Biweekly Binge: Atlantics - The young woman and the sea
A fortnightly column on what’s good in the vast ocean of content in the streaming platforms around you, and this week it's Atlantics, streaming on Netflix
Words mean little to Mati Diop. Her debut feature, Atlantics (French title Atlantique), is that veritable mood piece that uses images and manipulates frames to convey what words can only dream of. Grand Prix winner at Cannes this year and a fictitious extension of Diop's own documentary short Atlantiques, it tells the story of Ada (Mame Bineta) and her lover Souleiman (Ibrahima Traoré), based in Dakar, Senegal where dust, smog, storm, the sun, and the ocean intermingle to alter life and atmosphere around the story's principal characters.
Souleiman and his friends work at the construction site of an expensive, modern-looking tower that sits in the middle of nowhere, a symbol of the gentrification of the region, and they have not been paid for more than three months by the powers that be, those with political and bureaucratic clout. The tower looks out at the titular Atlantic Ocean, like a lighthouse with a single shining beacon at the top, the same ocean that Souleiman and friends decide to cross, to emigrate to Spain in search of a better life.
The ocean in Atlantics takes different forms and colours. It is azure and pristine when Ada and Souleiman spend a few stolen minutes at the end of Souleiman's workday. It is pale grey and ferocious when Souleiman is returning from work and protest, Diop switching back and forth between the waters and his shattered, contemplative face. Later that evening, when he parts ways with Ada, there is a shot of the ocean that's black and terrifying, the water is still and disinviting, portending oncoming dread with all that monochrome. Or it could also be reflective of the past, migrants challenging the mysteries of the sea in an attempt to improve their fortunes.
Ada is betrothed to a wealthy man, Omar, whose act of love is limited to buying her an iPhone. People like Souleiman must brave the ocean to get away from a crumbling city while Omar can afford to limit himself to the illusion of having conquered the ocean. He owns an infinity pool overlooking it.
The beach outside Ada's home is hit by a storm just before her wedding to Omar when everything changes. Souleiman is spotted by Mariama. Fantastical events wreak havoc in Dakar, turning Ada's life upside down. Atlantics uses quick cuts from scenes filled with quietness to intense events, mirroring what Ada is going through, torn between her unpredictable future and Souleiman's disappearance. The atmosphere at Ada's friend, Dior's seaside club is always funereal despite the upbeat music that's always at play. The film even teases its transformation to the supernatural by way of playing with the laser lights on the dance floor, that strike Ada in obtuse angles.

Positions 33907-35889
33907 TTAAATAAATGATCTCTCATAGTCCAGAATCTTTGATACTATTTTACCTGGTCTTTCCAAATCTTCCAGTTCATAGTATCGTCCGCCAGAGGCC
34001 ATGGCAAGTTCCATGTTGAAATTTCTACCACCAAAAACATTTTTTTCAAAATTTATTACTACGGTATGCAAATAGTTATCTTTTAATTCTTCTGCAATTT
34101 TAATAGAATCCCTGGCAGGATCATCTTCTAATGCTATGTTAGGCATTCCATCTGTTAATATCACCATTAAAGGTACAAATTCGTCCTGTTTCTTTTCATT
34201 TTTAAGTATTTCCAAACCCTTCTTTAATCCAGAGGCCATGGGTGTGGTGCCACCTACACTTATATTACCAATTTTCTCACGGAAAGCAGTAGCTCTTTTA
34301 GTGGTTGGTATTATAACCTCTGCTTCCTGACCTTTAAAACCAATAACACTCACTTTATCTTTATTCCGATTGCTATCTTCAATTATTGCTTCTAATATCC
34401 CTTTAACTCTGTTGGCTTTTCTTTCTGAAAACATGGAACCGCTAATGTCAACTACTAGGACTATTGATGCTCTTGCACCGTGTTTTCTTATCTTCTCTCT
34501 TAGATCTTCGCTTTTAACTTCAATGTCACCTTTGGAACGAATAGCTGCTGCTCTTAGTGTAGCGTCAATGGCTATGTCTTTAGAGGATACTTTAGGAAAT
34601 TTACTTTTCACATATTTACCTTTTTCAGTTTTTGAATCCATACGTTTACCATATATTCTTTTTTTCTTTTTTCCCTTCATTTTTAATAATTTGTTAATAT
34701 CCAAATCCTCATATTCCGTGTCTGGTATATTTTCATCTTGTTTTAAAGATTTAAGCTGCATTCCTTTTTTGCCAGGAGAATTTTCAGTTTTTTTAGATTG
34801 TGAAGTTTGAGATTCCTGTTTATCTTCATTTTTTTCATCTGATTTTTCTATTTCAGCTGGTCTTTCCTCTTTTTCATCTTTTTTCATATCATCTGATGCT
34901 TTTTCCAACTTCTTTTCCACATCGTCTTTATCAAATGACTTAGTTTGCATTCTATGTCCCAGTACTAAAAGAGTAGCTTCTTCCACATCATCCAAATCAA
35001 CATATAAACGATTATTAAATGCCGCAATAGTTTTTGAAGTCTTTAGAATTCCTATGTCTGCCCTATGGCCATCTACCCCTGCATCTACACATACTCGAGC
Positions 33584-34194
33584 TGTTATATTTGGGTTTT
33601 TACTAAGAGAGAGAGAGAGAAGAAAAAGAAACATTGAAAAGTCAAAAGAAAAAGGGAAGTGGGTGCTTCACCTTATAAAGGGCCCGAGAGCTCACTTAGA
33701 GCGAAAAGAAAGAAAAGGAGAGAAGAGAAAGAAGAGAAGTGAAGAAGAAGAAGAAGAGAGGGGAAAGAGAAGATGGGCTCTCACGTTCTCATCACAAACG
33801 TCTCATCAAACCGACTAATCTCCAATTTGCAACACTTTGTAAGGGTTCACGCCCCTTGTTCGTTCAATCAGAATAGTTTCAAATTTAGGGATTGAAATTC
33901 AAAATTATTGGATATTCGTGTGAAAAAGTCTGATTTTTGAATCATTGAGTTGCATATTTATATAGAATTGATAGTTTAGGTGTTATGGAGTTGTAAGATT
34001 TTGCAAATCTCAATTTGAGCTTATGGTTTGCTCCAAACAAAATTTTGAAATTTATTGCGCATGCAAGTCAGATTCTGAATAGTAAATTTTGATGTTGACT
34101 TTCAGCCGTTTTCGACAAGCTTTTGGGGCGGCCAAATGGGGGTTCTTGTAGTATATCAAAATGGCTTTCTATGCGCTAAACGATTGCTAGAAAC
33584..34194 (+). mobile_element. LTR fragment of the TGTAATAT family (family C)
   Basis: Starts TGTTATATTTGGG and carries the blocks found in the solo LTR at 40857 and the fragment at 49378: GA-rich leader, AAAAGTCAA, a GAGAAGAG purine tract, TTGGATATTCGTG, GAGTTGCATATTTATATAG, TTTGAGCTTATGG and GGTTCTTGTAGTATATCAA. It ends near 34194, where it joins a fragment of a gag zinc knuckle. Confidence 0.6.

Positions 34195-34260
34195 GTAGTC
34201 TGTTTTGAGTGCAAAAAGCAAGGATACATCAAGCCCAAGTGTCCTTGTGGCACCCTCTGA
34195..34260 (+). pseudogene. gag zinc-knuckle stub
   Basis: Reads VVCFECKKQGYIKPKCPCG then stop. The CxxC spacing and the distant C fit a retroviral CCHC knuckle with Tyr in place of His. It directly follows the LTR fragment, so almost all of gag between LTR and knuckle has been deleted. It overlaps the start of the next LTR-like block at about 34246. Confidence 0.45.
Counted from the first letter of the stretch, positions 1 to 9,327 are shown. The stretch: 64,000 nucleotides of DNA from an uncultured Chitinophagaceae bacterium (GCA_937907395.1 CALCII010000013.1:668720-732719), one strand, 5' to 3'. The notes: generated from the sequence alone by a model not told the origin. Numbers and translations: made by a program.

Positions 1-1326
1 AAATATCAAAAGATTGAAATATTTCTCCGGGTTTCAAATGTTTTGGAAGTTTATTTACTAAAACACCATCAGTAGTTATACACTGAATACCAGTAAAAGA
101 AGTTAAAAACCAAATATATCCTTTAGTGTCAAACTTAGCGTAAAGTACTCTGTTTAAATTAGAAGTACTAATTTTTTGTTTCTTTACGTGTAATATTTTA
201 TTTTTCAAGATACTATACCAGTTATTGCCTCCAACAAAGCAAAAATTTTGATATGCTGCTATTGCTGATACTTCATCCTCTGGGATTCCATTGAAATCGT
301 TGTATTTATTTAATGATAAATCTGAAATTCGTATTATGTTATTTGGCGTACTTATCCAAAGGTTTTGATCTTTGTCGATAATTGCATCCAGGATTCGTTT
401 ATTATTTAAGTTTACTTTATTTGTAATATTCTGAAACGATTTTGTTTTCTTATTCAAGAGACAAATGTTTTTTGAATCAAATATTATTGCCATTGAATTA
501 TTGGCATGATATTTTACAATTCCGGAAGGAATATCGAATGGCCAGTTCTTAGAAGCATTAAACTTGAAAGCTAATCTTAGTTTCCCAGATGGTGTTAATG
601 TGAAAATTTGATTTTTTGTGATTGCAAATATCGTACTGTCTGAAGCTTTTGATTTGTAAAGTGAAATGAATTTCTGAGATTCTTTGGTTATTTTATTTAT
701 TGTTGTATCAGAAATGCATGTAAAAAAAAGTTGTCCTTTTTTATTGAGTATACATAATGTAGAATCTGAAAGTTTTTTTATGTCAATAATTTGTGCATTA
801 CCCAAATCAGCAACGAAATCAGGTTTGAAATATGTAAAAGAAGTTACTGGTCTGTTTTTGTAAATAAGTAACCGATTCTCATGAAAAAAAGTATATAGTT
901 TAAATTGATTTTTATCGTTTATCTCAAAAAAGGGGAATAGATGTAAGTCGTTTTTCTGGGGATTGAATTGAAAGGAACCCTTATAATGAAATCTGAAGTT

But the ocean — water — is not the only element at work in Atlantics. Mati Diop calls into service all the four elements to paint the ambiance of Dakar in those fateful weeks. The film begins in the outskirts where Souleiman and friends are working at the tower site, the land (earth) is close to the sea, but the earth is desert-like, yellow and parched, almost dying of thirst. Just like the labourers who haven't been paid for months. They beseech the guards for their compensation, saying that they go home after dark to avoid the loan sharks to whom they owe money.
Atlantics cuts between the land and ocean with the quickness of a cheetah (aided by Fatima Al Qadiri's score, similarly switching between haunting and disorienting), the smog (air) and dust not only signifying the turbulent life of Ada, Souleiman, and his friends, but also the discernible difference between the atmosphere in their neighbourhood and the upper class one, belonging to people like Omar and the tower's wealthy owner.
Fire makes its appearance in person, mysteriously destroying Omar and Ada's wedding bed on the very night. It then morphs into something abstract, like the film itself, when heat defines the entire third act of Atlantics. The sun overlooks the city, and promptly disappears under the sea after introducing a hypnagogic apparition into town. Detective Issa Diop (Amadou Mbow) who is investigating the arson sweats profusely due to a mysterious illness and the sun is always striking down upon him, Diop shifting the lens flare into fifth gear, and in one beautiful shot, Issa's perspiring face forms a penumbra against the sun.
There is the fifth unseen element too. The void. That's when Atlantics takes a metaphysical force, the spirits of the missing young men haunt the women of Dakar, who take it upon themselves to seek justice for their wronged, in the form of a fever dream. Bong Joon-ho's Parasite might be everyone's favourite class war film but Atlantics is as much about the ever-expanding fracture in today’s developing society as any other film. It is one of the most expressionistic works of the year, with Mati Diop focusing on mood and frames, sound and angles, to illustrate the state of people in a land that's exploited with an already broken promise of prosperity. And so, you find people at sea.